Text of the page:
In November we bring all the messaging together on our final journey down the river Clyde that ends in Glasgow during the United Nations Climate Change Conference. We hope that this self supported journey to Glasgow together with all the other cyclists travelling in carbon neutral ways to the city causes our leaders to consider the value of taking the time to travel sustainably and connect meaningfully with our natural surroundings. We’re so quick to innovate our way out of this crisis but we can’t. Electric cars and hydrogen plans will just exacerbate inequalities and remove us further from our true nature. We have to reassess what we value and change how we do things. We have to slow down and consume less if we are ultimately to be happy.

Source to Sea will produce a three part podcast and film series that will tell this story from the perspectives of young people in the areas we’ve travelled through. We hope elected members will watch and listen and understand what our next generation is saying.

What else do you have planned for 2021 / 2022?

The Highlands of Scotland is a harsh place to be in the winter so I might take my time riding to the south of Spain for the darkest months where I’ll live in a yurt and write my book for a while. I have a bikepacking trip to the Faroe Islands planned by cargo ship from the western isles to make a film about sustainable tourism. That’s if fate allows. Maybe I’ll just have to stay put and make that be ok too. Then who knows what 2022 will bring? Plans are important but more important is being able to let go of them.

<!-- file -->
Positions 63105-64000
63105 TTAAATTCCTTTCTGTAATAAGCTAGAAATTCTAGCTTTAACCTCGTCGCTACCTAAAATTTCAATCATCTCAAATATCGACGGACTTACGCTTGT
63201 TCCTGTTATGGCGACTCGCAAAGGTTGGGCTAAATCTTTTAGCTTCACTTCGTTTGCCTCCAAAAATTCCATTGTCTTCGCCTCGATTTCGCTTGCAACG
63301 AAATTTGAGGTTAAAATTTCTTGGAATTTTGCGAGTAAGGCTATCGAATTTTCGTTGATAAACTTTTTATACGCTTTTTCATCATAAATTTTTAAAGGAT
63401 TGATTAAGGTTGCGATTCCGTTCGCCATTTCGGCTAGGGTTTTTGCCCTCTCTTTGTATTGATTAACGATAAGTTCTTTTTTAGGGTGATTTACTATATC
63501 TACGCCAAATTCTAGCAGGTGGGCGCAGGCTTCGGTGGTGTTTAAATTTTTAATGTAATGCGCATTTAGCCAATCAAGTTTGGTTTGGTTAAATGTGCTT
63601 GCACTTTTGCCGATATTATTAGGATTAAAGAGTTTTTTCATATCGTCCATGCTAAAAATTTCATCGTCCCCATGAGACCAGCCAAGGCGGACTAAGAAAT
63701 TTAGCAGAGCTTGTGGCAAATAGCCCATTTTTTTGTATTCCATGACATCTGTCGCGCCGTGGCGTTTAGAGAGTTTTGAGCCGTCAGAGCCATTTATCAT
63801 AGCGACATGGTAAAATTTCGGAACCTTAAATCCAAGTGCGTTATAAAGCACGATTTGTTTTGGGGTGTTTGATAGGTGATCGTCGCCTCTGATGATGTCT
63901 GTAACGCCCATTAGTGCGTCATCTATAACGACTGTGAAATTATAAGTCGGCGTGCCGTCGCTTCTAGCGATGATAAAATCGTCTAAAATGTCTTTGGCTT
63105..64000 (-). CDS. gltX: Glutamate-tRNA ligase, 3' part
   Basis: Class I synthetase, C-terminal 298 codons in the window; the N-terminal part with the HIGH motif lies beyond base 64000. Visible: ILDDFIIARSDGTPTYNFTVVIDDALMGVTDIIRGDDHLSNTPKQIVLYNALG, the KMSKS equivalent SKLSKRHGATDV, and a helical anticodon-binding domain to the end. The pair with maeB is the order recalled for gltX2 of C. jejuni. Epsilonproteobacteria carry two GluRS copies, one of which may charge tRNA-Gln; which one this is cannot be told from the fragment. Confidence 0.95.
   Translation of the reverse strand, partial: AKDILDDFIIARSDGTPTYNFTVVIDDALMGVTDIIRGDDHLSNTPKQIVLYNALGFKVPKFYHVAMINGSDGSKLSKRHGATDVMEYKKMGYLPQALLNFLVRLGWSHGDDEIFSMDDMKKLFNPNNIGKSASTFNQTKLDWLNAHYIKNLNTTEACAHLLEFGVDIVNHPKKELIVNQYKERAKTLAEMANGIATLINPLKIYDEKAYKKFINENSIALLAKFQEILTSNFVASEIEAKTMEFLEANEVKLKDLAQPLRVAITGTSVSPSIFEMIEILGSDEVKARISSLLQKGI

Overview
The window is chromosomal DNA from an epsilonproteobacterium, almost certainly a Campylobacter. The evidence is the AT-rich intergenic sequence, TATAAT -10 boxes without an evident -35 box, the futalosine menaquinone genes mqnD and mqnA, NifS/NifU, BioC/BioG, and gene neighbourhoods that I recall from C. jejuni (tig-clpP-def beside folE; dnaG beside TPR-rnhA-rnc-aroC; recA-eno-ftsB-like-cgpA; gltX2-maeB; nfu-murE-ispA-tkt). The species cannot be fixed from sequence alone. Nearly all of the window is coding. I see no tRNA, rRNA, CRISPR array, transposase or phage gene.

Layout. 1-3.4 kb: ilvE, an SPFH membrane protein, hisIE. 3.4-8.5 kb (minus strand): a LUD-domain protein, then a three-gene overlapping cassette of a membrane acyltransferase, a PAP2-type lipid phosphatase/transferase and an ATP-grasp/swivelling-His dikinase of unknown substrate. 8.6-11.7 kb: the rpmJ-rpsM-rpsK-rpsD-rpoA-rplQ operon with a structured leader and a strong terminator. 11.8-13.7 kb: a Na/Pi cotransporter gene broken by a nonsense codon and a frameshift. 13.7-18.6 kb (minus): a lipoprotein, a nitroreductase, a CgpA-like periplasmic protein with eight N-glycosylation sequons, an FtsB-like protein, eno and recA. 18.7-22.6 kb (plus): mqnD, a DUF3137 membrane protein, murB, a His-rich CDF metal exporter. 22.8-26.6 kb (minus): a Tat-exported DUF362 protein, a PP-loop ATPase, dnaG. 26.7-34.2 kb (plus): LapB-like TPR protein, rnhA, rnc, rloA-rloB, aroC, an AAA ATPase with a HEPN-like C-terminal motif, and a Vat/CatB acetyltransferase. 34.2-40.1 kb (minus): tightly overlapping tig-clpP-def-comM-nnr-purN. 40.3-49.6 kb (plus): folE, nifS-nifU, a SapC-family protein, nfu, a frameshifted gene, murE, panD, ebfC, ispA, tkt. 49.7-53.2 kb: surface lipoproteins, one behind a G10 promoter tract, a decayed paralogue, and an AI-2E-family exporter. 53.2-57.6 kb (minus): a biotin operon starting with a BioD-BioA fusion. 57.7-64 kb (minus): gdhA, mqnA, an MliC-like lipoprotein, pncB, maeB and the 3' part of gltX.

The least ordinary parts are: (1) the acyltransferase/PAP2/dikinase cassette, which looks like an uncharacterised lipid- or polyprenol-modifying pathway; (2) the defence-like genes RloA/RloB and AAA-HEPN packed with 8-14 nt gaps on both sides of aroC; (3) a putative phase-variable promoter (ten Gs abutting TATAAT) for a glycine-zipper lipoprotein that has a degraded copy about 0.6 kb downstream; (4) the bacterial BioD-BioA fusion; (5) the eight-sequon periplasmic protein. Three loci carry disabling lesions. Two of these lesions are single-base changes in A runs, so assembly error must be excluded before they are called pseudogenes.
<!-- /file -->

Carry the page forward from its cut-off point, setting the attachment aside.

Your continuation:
For the Adventure Syndicate’s next challenge -River Tay, 6th-10th September – they’ll be challenging schools groups, community groups, individuals, families and everyone else in between to walk, run, wheel or cycle rather than drive during challenge week.

To get involved, download the mobile app using the Google Play Store or the App Store and you’ll be able to track your activity using the GPS function or upload your miles manually and watch your dot travel along the Tay with everyone! If you’re taking part as a group, you can use their desktop app or our Android / Apple mobile app to manually collect everyone’s miles. For full details head over to The Adventure Syndicate.

Don’t miss a single adventure

Sign up to our free newsletter and get a weekly BASE hit to your inbox

  • facebook
  • twitter
  • linkedin
  • whatsapp
  • reddit
  • email

Other posts by this author

StoryChris Hunt • Mar 01, 2022

The Line Between Simplicity and Insanity

Walking the UK's longest line without crossing a road

InterviewChris Hunt • Feb 18, 2022

How to Train the World’s Best Endurance Athletes

How do you train the best of the best? We caught up with endurance coach Jon Fearne to find out.

StoryChris Hunt • Feb 03, 2022

The Old Road

A bikepacking journey along the route of Britain's oldest highway from Dorset to Norfolk

Komoot

You might also like

Oliver Armann and Ueli Staub take a moment to appreciate their surroundings and asses their next steps as they begin their portage through the Eye of the Needle Canyon.

StoryDavid Weimer • May 10, 2022

Savage Paradise

Packraft exploration of the Tatonduk Valley – Yukon Territory

VideoBASE editorial team • Apr 22, 2022

Where Roads End

Bikepacking a shorter more gravelly version of the NC500

Komoot

VideoBASE editorial team • Mar 29, 2022

Wild about Bikepacking

A 496km bikepacking route connecting the Scottish islands of Mull, Jura, Islay and Bute

Komoot